Cameron came aboard after the original director, Miller Drake (who provided second unit on Alligator, and is mostly known as a visual effects guy) was nixed; it’s ironic that he started out on a “series” built on a firm sense of humour, since his subsequent movies illustrate, if nothing else, that this isn’t his forte. Not to say he can’t come up with decent gags (as Hudson in Aliens illustrates) or that “the finest flying killer fish horror/comedy ever made” isn’t a good way to turn the movie’s failures into a self-deprecating positive (minus the comedy bit). But True Lies proved that going wholeheartedly down the comedy route announced his deficiencies for all to see, as does the comic business in something like this. The only way for Piranha II: The Spawning to have (ahem) flown would have been to embrace its absurdity the way Joe Dante could, and Jimbo just isn’t that kind of guy.


Agree? Disagree? Mildly or vehemently? Let me know in the comments below.

Comments

Popular posts from this blog

He’s probably paranoid, high-strung, doesn’t like daylight. You know, has a lot of crumbs in his beard, if he has a beard.

Godzilla vs. Kong (2021) (SPOILERS) I’d like to report I had a blast with Godzilla vs. Kong . It’s lighter on its oversized, city-stomping feet than its slog of a MonsterVerse predecessor, Godzilla: King of the Monsters , and there are flashes of visual inspiration along with several engaging core ideas (which, to be fair, the series had already laid the seeds for). But this sequel still stumbles in its chief task: assembling an engaging, lively story that successfully integrates both tiny humans and towering titans.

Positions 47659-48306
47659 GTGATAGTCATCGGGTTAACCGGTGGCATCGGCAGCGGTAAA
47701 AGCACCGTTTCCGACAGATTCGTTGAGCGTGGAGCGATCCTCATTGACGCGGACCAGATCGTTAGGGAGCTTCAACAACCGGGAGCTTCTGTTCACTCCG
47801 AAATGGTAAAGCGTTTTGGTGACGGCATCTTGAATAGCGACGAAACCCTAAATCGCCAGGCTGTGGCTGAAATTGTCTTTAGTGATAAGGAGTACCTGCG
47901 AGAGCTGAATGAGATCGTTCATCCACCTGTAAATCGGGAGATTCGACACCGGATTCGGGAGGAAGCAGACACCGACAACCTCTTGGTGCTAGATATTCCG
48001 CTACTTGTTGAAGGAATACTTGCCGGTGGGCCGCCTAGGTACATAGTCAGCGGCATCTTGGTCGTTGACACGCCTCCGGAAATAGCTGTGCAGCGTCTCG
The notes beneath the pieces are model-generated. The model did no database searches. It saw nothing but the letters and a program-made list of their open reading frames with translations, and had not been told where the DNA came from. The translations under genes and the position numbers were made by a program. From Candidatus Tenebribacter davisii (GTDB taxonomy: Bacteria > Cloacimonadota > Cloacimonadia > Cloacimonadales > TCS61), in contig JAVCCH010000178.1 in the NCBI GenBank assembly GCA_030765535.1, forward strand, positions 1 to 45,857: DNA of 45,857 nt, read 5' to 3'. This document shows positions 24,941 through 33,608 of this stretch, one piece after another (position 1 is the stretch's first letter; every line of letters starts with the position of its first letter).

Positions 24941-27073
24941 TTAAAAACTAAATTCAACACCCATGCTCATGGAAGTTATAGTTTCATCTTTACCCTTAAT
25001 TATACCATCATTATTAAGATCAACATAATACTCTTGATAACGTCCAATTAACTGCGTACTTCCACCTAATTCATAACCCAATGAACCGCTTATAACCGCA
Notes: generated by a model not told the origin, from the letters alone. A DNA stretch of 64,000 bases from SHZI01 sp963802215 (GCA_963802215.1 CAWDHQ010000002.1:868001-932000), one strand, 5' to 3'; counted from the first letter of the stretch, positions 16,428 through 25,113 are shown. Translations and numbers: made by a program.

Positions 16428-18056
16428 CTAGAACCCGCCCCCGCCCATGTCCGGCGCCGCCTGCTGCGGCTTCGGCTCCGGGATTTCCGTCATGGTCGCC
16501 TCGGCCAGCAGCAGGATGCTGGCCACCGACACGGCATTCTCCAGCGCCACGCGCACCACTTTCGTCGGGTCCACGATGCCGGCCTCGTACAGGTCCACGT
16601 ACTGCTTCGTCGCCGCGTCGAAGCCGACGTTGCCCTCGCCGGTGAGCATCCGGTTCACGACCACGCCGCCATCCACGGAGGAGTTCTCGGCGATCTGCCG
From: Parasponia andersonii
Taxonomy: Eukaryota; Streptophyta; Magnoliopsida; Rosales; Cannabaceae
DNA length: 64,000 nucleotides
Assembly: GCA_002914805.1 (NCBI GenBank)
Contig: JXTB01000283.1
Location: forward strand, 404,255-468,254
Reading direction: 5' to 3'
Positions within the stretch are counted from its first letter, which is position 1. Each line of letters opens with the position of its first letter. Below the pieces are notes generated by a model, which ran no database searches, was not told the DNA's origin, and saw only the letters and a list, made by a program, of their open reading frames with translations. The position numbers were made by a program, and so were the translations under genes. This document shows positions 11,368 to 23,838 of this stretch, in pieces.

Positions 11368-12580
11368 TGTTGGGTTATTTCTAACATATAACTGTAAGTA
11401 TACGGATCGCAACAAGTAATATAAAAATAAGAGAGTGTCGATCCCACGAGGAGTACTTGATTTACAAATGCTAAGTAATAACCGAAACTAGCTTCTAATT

It's Dark Age, by Jupiter!

The Dig (2021) (SPOILERS) An account of the greatest archaeological find Britain would know until Professor Horner opened the barrow at Devil’s End. And should you scoff at such “ fiction ”, that’s nothing on this adaptation of John Preston’s 2007 novel concerning the Sutton Hoo excavations of the late 1930s. The Dig , as is the onus of any compelling fictional account, takes liberties with the source material, but the erring from the straight and narrow in this case is less an issue than the shift in focus from characters and elements successfully established during the first hour.

Our "Bullshit!" team has unearthed spectacular new evidence, which suggests, that Jack the Ripper was, in fact, the Loch Ness Monster.

Amazon Women on the Moon (1987) Cheeseburger Film Sandwich . Apparently, that’s what the French call Amazon Women on the Moon . Except that it probably sounds a little more elegant, since they’d be saying it in French (I hope so, anyway). Given the title, it should be no surprise that it is regarded as a sequel to Kentucky Fried Movie . Which, in some respects, it is. John Landis originally planned to direct the whole of Amazon Women himself, but brought in other directors due to scheduling issues. The finished film is as much of a mess as Kentucky Fried Movie , arrayed with more miss sketches than hit ones, although it’s decidedly less crude and haphazard than the earlier picture. Some have attempted to reclaim Amazon Women as a dazzling satire on TV’s takeover of our lives, but that’s stretching it. There is a fair bit of satire in there, but the filmmakers were just trying to be funny; there’s no polemic or express commentary. But even on such moderate t

You stink, my friend.

Mulan (2020) (SPOILERS) Let that be a lesson to Disney. It’s a fool’s errand to try and beat the Chinese at their own game, no matter how painstakingly respectful – or rather, pandering – you are. Indeed, Mulan ’s abysmal $40m box office take in the country – where it did get a proper release, so no plandemic excuses can be cited – feels like a direct rebuke; don’t try and tell us how to suck eggs. There’s an additional explanation too, of course. That Mulan sucks.

Wow. Asteroids are made of farts. Okay. I got it.